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Is there a kind way to tell family it is time to let a beloved pet go?

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  • Is there a kind way to tell family it is time to let a beloved pet go?

    I keep typing out a lengthy, detail filled post but it's just too much. Suffice it to say there are complicating issues with family dynamics.

    My parents have a much-loved elderly cat who is in very, very poor shape. He has BEEN in very poor shape for many years, but his escalating discomfort is extremely visible to me. My parents, who are older but not elderly, do not seem to be able to see the deterioration. Whether this is because he has been in rough shape for a while and it is difficult for them to discern the decline in day-to-day living or because they are willfully turning a blind eye to it is debatable; probably a little of both.

    Cat was diagnosed hyperthyroid years ago and was doing OK on meds for a while; when the meds no longer seemed very effective, my parents simply stopped any treatment. Cat was probably 16 at that time. Vet, whom is also my vet and has been the family vet for years, suggested other options but my parents felt cat was holding steady as he was and declined any other treatment. Cat WAS holding steady-skinny, hungry, but holding condition- for a while.

    In the last year, he has developed litter box issues. He was treated for a UTI back in the spring but continued to urinate & defecate away from the box. My Mother has done a noble job trying to keep things cleaned up but with four other cats in the house who all decided the location ill cat was using was fair game, there is now serious damage to that area of the house and things are certainly less than sanitary.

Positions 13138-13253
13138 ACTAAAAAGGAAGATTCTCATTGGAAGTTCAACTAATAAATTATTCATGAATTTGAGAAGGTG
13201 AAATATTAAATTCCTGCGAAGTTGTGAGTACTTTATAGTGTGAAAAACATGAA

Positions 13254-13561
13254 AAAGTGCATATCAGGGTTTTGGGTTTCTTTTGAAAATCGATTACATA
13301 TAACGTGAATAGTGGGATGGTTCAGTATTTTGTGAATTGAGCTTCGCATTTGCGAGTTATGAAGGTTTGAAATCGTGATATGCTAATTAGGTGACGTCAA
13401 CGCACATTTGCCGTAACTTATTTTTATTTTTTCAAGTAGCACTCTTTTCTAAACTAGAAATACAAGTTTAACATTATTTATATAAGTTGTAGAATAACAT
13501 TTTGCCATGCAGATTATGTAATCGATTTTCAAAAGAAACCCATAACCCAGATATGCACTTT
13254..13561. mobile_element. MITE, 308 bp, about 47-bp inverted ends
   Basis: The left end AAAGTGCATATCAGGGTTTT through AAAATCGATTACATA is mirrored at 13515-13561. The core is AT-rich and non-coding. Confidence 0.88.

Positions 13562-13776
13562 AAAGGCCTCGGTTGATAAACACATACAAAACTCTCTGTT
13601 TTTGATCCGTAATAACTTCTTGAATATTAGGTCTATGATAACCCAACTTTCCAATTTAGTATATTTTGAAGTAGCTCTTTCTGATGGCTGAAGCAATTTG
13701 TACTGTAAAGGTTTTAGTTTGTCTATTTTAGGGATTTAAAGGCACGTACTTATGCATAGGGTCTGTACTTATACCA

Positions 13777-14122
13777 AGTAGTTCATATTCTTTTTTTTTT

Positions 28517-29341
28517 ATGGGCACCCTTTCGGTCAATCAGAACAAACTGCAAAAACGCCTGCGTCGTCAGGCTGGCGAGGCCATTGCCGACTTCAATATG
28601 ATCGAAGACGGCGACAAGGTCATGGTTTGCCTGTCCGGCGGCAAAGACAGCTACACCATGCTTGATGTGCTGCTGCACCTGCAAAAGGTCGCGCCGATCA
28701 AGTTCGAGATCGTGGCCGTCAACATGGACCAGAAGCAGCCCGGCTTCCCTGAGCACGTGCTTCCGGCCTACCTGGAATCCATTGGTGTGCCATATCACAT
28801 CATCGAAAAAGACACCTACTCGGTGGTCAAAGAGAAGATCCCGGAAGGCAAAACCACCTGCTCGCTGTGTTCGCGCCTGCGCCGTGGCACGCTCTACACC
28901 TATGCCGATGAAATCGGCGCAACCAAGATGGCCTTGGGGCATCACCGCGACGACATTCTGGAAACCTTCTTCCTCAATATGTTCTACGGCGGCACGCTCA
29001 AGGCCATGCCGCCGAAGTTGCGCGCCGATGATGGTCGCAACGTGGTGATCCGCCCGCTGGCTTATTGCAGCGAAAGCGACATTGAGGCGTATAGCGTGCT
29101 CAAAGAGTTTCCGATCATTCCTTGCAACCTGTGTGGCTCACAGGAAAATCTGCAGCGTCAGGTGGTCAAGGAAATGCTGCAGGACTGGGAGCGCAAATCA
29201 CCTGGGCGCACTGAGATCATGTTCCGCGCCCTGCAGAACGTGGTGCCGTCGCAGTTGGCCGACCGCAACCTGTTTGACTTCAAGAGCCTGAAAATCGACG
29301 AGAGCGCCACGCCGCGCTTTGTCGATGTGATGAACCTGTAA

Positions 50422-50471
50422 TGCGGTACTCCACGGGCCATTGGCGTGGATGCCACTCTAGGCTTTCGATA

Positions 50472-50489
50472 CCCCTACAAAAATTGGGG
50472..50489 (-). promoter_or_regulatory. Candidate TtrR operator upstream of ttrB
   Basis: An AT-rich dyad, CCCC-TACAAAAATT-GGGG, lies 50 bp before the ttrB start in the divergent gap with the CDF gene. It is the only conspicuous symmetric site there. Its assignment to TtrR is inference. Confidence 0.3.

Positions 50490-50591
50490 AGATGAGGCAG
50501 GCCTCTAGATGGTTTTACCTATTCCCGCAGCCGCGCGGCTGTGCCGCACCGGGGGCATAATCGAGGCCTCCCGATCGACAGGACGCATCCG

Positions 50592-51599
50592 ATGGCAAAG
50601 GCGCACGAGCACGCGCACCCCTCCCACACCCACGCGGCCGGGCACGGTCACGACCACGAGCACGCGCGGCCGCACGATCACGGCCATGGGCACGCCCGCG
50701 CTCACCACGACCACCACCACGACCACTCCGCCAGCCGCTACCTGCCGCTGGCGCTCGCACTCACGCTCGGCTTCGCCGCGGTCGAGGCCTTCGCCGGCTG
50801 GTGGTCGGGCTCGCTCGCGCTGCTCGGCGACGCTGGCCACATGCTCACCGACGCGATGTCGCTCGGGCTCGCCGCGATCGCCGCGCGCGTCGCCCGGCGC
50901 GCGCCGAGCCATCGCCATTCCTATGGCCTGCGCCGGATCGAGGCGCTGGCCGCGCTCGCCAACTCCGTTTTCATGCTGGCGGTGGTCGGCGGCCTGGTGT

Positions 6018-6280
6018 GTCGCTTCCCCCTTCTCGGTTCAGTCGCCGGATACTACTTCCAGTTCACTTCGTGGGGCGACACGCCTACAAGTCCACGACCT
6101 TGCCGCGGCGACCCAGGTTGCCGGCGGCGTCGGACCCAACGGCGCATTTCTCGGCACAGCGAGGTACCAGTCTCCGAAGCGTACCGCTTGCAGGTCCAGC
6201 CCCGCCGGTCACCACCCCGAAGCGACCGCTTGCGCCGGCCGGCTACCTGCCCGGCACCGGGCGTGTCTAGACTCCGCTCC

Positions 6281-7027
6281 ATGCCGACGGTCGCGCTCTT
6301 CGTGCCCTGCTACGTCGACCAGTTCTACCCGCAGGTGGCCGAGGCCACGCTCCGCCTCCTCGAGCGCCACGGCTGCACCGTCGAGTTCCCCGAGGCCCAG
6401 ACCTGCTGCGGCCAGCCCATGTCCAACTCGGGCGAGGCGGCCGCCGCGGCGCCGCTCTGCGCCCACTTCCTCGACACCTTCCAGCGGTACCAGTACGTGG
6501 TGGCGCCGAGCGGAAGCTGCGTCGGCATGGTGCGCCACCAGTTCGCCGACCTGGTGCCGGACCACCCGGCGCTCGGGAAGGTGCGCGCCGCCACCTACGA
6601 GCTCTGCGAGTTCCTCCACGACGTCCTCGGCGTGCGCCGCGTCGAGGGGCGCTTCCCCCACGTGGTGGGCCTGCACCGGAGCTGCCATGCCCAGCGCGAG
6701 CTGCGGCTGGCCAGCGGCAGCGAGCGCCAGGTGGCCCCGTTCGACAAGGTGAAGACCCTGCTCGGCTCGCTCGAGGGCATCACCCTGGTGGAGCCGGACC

Mom asked the vet what he thought about euth back around thanksgiving- she was in with a different cat. She says vet said "As long as they're eating and happy....". She seems to think this means cat is fine. Again, vet has not actually SEEN this cat since spring 2012. Cat is certainly eating- he is hyperthyroid and starving all the time. She seems to have forgotten this. She thinks he is happy because he still wants to cuddle and purrs. Yep, he purrs 24/7. Pain response. He cuddles because he is cold- he also lays as close to desk lamp light bulbs as he can get. He spends a significant amount of time in the tell-tale crouch of n uncomfortable feline. He is emaciated and clearly not playful, enthusiastic or happy. He is now 19. This cat is far and away my Mother's favorite.